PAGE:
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He was lured to his death in a secluded park. In a pandemic, dating can be deadly for LGBTQ+ people

April 4, 2021. Summarized by summa-bot.

Compression ratio: 23.4%. 2 min read.

2F2Y580 Brussels, Belgium. 13th Mar, 2021. Lgbt protest after the homophobic murder of David P in Beveren which shocked the whole of Belgium (Credit Image: ?? Arnaud Brian via Wire) Credit: ZUMA Press, Inc./Alamy Live News

David P. was a 42-year-old gay man living in Beveren, Belgium. He worked as a crane operator, was loved by his family and friends and, a few weeks ago, he was found dead in an abandoned park.

Since lockdowns were imposed around the world when the pandemic took hold early last year, apps such as Grindr, Scruff and Her have have taken on a greater role in the LGBTQ+ community, as traditionally safe public LGBTQ+ spaces, such as gay bars, clubs and pubs, were forced to shut their doors.

With dating apps one of few available avenues for LGBTQ+ people to meet potential sexual and romantic partners during the pandemic, it has become increasingly clear just how few safeguards are in place to protect users.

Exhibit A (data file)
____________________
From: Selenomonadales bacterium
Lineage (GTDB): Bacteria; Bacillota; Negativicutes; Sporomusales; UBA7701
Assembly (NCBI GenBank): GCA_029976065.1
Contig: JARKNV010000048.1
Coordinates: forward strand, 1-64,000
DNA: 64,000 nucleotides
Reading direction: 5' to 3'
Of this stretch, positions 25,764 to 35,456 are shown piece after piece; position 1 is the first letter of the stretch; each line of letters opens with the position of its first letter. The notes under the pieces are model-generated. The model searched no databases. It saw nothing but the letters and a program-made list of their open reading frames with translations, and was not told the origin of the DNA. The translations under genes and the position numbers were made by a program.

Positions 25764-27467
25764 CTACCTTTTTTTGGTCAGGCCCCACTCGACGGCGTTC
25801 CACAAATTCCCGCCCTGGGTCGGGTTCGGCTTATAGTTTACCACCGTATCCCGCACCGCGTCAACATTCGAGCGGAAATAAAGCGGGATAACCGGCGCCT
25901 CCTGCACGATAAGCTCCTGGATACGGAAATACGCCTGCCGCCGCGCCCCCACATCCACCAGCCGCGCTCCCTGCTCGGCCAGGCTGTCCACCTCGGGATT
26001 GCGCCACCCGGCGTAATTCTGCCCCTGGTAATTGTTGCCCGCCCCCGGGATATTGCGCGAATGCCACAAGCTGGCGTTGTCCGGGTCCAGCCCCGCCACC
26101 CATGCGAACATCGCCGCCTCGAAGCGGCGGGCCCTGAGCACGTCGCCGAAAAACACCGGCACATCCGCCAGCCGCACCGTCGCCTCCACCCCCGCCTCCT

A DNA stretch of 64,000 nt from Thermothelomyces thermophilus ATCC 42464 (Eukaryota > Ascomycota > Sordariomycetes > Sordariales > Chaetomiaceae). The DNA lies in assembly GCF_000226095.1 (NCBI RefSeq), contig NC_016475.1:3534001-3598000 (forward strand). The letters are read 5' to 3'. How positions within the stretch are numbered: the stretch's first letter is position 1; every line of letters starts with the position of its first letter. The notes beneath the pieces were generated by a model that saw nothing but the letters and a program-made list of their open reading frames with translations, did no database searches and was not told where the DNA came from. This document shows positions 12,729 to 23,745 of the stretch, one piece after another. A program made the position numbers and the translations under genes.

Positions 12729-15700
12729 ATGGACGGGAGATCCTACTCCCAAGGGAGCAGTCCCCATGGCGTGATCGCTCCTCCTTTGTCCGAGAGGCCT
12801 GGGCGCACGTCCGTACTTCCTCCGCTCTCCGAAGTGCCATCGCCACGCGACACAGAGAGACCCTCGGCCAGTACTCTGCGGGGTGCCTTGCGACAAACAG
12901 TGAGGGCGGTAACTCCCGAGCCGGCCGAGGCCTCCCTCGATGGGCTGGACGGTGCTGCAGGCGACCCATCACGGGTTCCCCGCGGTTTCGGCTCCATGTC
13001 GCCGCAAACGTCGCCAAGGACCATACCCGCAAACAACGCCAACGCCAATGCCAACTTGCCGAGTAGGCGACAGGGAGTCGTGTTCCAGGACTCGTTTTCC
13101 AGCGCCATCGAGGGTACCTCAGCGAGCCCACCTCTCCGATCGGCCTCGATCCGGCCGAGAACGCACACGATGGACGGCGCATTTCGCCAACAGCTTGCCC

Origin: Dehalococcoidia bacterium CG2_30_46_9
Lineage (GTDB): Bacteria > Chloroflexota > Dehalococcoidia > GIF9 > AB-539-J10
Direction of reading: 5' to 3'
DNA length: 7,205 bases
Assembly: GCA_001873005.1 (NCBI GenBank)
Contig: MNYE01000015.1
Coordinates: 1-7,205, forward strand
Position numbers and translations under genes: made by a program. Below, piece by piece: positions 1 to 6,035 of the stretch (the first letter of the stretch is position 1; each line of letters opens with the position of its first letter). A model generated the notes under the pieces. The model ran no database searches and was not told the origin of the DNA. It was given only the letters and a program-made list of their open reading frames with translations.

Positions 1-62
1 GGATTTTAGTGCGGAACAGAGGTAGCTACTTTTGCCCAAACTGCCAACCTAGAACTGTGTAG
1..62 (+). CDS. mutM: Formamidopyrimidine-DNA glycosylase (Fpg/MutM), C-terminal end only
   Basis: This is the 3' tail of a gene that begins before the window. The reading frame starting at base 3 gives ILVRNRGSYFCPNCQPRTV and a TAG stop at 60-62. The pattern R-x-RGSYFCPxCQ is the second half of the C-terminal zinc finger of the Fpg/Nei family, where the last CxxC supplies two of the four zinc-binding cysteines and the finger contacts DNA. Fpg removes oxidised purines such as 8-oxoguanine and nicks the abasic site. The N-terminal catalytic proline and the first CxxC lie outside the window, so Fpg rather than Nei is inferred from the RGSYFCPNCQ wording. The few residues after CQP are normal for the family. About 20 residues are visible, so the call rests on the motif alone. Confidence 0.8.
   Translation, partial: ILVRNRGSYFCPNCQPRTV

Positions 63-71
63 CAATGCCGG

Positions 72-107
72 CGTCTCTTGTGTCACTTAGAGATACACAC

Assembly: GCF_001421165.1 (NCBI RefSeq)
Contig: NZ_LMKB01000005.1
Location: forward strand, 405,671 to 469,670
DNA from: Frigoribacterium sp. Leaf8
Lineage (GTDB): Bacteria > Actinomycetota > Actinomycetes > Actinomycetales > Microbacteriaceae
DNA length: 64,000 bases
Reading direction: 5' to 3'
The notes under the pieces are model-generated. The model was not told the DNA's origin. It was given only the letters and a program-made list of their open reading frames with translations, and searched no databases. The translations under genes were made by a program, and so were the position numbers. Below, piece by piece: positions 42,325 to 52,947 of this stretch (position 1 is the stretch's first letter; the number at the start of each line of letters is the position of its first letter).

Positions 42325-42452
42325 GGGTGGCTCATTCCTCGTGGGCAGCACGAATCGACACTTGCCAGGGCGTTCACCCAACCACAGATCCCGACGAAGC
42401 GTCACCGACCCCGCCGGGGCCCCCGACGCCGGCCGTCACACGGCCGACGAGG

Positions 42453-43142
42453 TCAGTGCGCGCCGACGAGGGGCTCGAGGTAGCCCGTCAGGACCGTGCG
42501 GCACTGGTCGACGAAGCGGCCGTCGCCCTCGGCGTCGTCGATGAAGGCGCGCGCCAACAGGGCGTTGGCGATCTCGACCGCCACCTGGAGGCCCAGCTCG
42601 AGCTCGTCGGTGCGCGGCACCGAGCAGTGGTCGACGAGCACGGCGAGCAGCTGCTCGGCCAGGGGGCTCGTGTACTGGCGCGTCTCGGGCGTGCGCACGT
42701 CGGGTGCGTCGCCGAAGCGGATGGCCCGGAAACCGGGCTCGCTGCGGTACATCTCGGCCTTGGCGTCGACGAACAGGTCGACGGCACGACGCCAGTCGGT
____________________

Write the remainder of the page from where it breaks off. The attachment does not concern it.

If the disappearance of safe and public LGBTQ+ spaces wasn't enough to leave individuals feeling uneasy, this rise in open hostility towards the community has only added to the anxiety of having to depend on dating apps -- which so often involve speaking to total strangers -- in order to seek out intimacy.

Bjorn van Roozendaal, from ILGA-Europe, stresses that the combination of loneliness that lockdown brings and the current lack of access to familiar queer spaces is leading LGBTQ+ people to use dating apps far more frequently than before.

He feels that, while it's important these apps strive to help protect the community, the issue of LGBTQ+ people's safety runs deeper than simply seeking more effective measures from these spaces.

As Belgium grieves for David P. , and queer communities strive to find alternative ways to connect in these unprecedented times, advocates say the onus for keeping LGBTQ+ people safe lies with a range of institutions -- from dating platforms to politicians and the police.

Bonny believes politicians have a "responsibility to protect LGBTQ+ people as their rights are infringed upon. " If they work to uphold fundamental freedoms and tamp down rising homophobic rhetoric, then LGBTQ+ people are likely to feel safer as they navigate online dating spaces, he argues.

In the meantime, while these platforms and institutions must work to provide the LGBTQ+ community with more sufficient protection, Christian thinks people can find safety in queer dating outside of apps, even as the Covid crisis rages on.

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